What is a Collective Defined Contribution Scheme and what are the advantages?

A new breed of pension scheme known as a Collective Defined Contribution Scheme (or Collective Money Purchase) may commence in the UK from 2021. It is an alternative to both Defined Benefit and Defined Contribution schemes. The Pensions Schemes Bill 2019/20 includes provisions to allow the scheme to open in the UK from 2021, initially the schemes will be set up under trust, with single or associated employers able to establish their own trusts.

 

What is a Collective Defined Contribution (CDC) Pension Scheme?

A CDC scheme is a pension scheme where the employer pays a fixed rate of contributions, similar to a Defined Contribution scheme. In a CDC, the employees receive pensions with variable increases through cross funding within the scheme between members of the scheme.

It is expected that the CDC scheme can provide higher pensions levels for employees than a traditional Defined Contribution arrangement where an annuity is purchased.

A CDC scheme aims to achieve higher levels of investment return by sharing the risk between member employees over time. These ‘risk-sharing’ plans are already available in some other countries including Canada and the Netherlands. Compared with buying an annuity with an insurer, a CDC scheme is expected to achieve a 70% higher pension than an annuity purchase, although this is not guaranteed.

It is suspected that actuarial advice will need to be reasonably prudent so that expectations are not overplayed, so it remains to be seen how heavily CDC schemes will be invested in high risk assets. The trustees will need to ensure fairness and maintain that there cannot be one group of members continually subsidising another group.

 

What are the advantages of a Collective Defined Contribution Pension Scheme?

The theoretical advantages for employers are:

  • Pension contributions payable are fixed so there is cost-certainty for the employer – unlike Defined Benefit pensions.
  • Members receive a set pension, so should not run the risk of running out of money unlike an Individual Defined Contribution (IDC) pot.
  • There is no need for members to make investment decisions like an IDC plan
  • Pension levels are expected to be higher for members than an insured annuity through an IDC account.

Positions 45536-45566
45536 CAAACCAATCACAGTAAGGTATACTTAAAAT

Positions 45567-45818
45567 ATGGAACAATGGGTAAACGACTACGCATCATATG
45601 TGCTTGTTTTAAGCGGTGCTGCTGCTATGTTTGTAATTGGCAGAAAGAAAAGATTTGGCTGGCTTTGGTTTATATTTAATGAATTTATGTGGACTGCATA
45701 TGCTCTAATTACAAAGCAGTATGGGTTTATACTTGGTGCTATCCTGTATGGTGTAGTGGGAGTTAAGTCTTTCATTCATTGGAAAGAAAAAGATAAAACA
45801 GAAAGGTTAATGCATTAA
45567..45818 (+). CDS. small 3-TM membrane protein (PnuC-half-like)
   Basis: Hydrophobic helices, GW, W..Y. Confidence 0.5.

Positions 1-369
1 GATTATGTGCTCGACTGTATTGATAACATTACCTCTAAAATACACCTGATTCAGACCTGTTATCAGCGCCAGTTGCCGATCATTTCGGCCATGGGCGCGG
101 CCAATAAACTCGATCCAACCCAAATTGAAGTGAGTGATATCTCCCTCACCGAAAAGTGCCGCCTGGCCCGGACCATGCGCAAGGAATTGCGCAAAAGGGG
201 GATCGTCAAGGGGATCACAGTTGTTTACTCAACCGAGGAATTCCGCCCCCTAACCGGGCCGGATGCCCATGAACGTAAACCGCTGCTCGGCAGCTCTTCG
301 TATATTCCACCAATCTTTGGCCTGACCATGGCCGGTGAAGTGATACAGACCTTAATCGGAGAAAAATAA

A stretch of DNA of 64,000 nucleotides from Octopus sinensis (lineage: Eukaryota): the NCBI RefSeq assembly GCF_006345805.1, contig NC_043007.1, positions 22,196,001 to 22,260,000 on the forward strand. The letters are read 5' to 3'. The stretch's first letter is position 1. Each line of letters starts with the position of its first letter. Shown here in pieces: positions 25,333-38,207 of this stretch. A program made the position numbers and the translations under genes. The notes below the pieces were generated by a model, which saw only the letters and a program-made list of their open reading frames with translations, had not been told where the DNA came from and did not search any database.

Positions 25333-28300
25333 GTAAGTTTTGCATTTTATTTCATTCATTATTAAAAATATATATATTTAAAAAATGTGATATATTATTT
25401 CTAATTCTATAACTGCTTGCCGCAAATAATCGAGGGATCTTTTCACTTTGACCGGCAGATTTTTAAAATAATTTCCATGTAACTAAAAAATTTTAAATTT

• Pension levels are designed to be smooth rather than volatile with gradual adjustments to the rate of pensions increases.

 

What are the possible downsides I should be aware of?

  • If contributions are fixed and there is poor investment return, pension levels will need to drop which could lead to volatility.
  • Pension freedoms and drawing down pension savings will not be available to those in a CDC scheme and some members may prefer having more freedom of choice.
  • In order to maintain pension levels for one group of members, other members could lose out. This will be a challenge for trustees to ensure fairness.
  • Pension levels could potentially go down like an IDC plan.

 

The performance of CDC pension schemes may well depend on how global stock markets perform in the future. Abbiss Cadres assists UK and international clients, as well as other advisers, on all aspects of UK pension law. For more information on Collective Defined Contribution pension schemes or if you’re considering introducing this to your organisation, please get in touch to speak to our experts.

 

About the Author – Gary Cullen, Partner

Gary was admitted as a Solicitor in 1988 and has specialised in pensions law for over 30 years.  Having started his pensions law career at a magic circle firm he progressed to become a Partner in two large UK law firms from 1997 until 2013.

He joined Abbiss Cadres in early 2015 on his return to practice after a short period as Director and Head of Strategy, and latterly Chairman, of a London based Property Investment Company which he had helped to found many years earlier.

Gary advises UK and overseas clients on all aspects of UK pensions law and has acted for the very first pension schemes ever to enter the Pension Protection Fund, both in England and Scotland. 

He is a regular conference speaker and has addressed numerous professional audiences as well as appearing on BBC Radio programmes such as “Wake Up to Money” and “Drive Time” talking about topical pensions issues.  Gary is also a published author on pensions law and practice and has contributed articles and comment to professional magazines and the UK press.